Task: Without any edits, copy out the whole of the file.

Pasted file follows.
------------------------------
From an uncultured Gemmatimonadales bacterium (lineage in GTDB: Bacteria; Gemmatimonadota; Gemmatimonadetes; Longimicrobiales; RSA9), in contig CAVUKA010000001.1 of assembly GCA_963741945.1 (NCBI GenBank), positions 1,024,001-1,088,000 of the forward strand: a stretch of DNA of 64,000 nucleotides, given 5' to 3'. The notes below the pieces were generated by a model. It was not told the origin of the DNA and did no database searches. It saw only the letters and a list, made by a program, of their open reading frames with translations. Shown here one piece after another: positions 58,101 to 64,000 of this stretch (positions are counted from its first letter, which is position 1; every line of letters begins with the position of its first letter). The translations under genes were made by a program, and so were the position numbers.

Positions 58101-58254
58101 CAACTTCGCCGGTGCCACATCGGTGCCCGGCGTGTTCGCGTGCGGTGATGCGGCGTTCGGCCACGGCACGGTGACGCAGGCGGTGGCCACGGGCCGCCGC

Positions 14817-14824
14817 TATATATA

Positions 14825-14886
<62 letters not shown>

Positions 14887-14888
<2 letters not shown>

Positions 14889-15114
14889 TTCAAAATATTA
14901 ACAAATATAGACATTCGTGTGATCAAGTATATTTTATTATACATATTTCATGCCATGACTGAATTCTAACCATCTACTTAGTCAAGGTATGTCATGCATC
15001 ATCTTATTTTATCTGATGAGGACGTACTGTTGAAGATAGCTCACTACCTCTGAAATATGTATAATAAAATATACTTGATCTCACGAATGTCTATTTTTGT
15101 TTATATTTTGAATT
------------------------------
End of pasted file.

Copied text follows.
From an uncultured Gemmatimonadales bacterium (lineage in GTDB: Bacteria; Gemmatimonadota; Gemmatimonadetes; Longimicrobiales; RSA9), in contig CAVUKA010000001.1 of assembly GCA_963741945.1 (NCBI GenBank), positions 1,024,001-1,088,000 of the forward strand: a stretch of DNA of 64,000 nucleotides, given 5' to 3'. The notes below the pieces were generated by a model. It was not told the origin of the DNA and did no database searches. It saw only the letters and a list, made by a program, of their open reading frames with translations. Shown here one piece after another: positions 58,101 to 64,000 of this stretch (positions are counted from its first letter, which is position 1; every line of letters begins with the position of its first letter). The translations under genes were made by a program, and so were the position numbers.

Positions 58101-58254
58101 CAACTTCGCCGGTGCCACATCGGTGCCCGGCGTGTTCGCGTGCGGTGATGCGGCGTTCGGCCACGGCACGGTGACGCAGGCGGTGGCCACGGGCCGCCGC

Positions 14817-14824
14817 TATATATA

Positions 14825-14886
<62 letters not shown>

Positions 14887-14888
<2 letters not shown>

Positions 14889-15114
14889 TTCAAAATATTA
14901 ACAAATATAGACATTCGTGTGATCAAGTATATTTTATTATACATATTTCATGCCATGACTGAATTCTAACCATCTACTTAGTCAAGGTATGTCATGCATC
15001 ATCTTATTTTATCTGATGAGGACGTACTGTTGAAGATAGCTCACTACCTCTGAAATATGTATAATAAAATATACTTGATCTCACGAATGTCTATTTTTGT
15101 TTATATTTTGAATT